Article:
an initial switching circuit coupled to the internal node and operable in response to the control signals to drive the internal node to approximately the supply voltage responsive to the control signals; and
a precharge circuit coupled between the internal and boosted internal nodes and a supply voltage node adapted to receive the supply voltage, and operable in response to the control signals to couple each internal node to the supply voltage node.
12. The row driver circuit of claim 11 wherein the output switching circuit and the intermediate switching circuit each comprise an NMOS transistor.
13. The row driver circuit of claim 11,
wherein the precharge circuit comprises first and second NMOS transistors coupled between the internal node and boosted internal node, respectively;
wherein the discharge circuit comprises first and second pairs of series connected NMOS transistors coupled between the internal node and the boosted internal node, respectively, and wherein one of the transistors in each pair receives one of the address signals and the other transistor has a control node coupled to the supply voltage node;
wherein the clamping comprises first and second series connected NMOS transistors coupled between the output node and reference voltage node, and wherein one of the transistors in each pair receives one of the address signals and the other transistor has a control node coupled the supply voltage node; and
wherein the initial switching circuit includes,
a capacitor circuit having a first node coupled to receive the control signals and a second node coupled to an initial internal node;
a diode-coupled transistor coupled between the initial internal node and the supply voltage node;
a transistor having a first signal node coupled to the supply voltage node, and second signal node coupled to the internal node, and a control node coupled to the initial internal node; and
a transistor having a first signal node coupled to control nodes of the first and second NMOS transistors of the precharge circuit and a second signal node coupled to the initial internal node, and a control node coupled to the supply voltage node.
14. The row driver circuit of claim 4 wherein the decoder circuit comprises:
a plurality of switching circuits, each switching circuit including signal nodes coupled between an output of the driver circuit and a corresponding word line output, and each switching circuit including a control node and being operable to couple the output of the driver circuit to the corresponding word line output responsive to an active control signal on the control node and to isolate the outputs responsive to an inactive control signal on the control node; and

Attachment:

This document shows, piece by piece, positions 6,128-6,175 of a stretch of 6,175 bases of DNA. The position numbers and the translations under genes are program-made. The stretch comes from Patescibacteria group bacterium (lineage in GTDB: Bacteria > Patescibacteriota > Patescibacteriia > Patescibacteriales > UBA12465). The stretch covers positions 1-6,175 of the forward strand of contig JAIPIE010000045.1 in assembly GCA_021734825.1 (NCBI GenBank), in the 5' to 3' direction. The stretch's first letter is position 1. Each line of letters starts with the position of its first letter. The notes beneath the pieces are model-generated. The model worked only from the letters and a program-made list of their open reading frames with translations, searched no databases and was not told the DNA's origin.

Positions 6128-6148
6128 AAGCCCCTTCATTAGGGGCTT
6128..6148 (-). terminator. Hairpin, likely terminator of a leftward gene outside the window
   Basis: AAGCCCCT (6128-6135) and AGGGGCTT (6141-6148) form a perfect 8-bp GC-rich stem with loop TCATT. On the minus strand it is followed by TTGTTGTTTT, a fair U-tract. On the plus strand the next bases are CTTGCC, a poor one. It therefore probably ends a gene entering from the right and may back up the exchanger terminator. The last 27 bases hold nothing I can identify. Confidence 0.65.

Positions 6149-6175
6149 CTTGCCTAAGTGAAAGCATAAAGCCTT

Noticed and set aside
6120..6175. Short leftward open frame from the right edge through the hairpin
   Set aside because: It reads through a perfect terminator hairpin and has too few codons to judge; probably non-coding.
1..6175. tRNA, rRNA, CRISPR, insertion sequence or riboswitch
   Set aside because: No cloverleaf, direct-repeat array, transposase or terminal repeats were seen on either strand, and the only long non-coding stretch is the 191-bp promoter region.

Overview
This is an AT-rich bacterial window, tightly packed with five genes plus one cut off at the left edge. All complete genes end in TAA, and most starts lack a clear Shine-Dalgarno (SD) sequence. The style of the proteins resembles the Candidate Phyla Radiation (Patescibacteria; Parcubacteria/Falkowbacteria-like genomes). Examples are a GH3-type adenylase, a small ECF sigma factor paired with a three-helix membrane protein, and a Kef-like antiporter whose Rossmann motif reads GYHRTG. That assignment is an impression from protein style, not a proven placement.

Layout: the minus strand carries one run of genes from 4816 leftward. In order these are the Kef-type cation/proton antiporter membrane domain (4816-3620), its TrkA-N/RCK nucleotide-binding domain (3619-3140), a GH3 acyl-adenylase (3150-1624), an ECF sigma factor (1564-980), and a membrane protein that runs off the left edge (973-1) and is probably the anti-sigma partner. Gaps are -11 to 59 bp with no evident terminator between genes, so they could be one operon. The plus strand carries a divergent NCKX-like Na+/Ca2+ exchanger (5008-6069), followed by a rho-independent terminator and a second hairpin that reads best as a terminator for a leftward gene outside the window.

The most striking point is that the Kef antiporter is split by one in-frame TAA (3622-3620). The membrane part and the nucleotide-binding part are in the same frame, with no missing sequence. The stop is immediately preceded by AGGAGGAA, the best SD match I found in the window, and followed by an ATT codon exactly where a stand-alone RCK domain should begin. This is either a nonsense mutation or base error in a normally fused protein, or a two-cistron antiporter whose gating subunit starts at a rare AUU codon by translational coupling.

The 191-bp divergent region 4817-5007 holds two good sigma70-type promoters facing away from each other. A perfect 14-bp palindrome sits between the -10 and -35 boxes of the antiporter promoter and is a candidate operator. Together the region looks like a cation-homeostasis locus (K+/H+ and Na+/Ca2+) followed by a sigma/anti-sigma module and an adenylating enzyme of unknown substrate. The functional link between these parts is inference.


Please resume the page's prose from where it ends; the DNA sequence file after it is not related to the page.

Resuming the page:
a logic circuit adapted to receive the address signals and coupled to the control nodes of the switching circuits, the logic circuit operable in response to the address signals to selectively activate and deactivate the control signals applied to the switching circuits.
15. A memory device, comprising:
a memory-cell array including a plurality of memory cells;
read/write circuitry coupled between a data bus the memory-cell array;
control circuitry coupled between a control bus and the memory-cell array; and
address decoder circuitry coupled between an address bus and the memory-cell array, the address decoder circuitry including a row driver circuit adapted to receive a supply voltage and operable to develop a boosted voltage having a magnitude that is equal to the sum of an incremental boost voltage and a magnitude of the supply voltage, the magnitude of the incremental boost voltage being a function of the magnitude of the supply voltage to maintain the boosted voltage at an approximately constant value independent of variations in the supply voltage, and wherein the row decoder includes,
a plurality of boost circuits, each boost circuit receiving a corresponding voltage reference signal indicating a value of the supply voltage relative to an associated threshold value and operable responsive to the corresponding voltage reference signal being greater than or equal to the threshold value to generate an output signal and operable responsive to the voltage reference signal being less than the threshold to disable generation of the output signal, and wherein the output signals from all the boost circuits collectively generate the boosted voltage; and
a default boost circuit, the default boost circuit operable to generate an output signal corresponding to another component of the boosted voltage, and wherein the output signal from the default boost circuit provides a default boosted voltage.
16. The memory device of claim 15 wherein the memory device comprises a DRAM.
17. The memory device of claim 15 wherein the supply voltage comprises a supply voltage Vdd applied to the memory device.
18. The memory device of claim 15 wherein the memory-cell array comprises either an n-channel array or a p-channel array.
19. A computer system, comprising:
a data input device;
a data output device;
computer circuitry coupled to the data input and output devices; and
a memory device coupled to the computer circuitry, the memory device including,
a memory-cell array including a plurality of memory cells;
read/write circuitry coupled between a data bus the memory-cell array;
control circuitry coupled between a control bus and the memory-cell array; and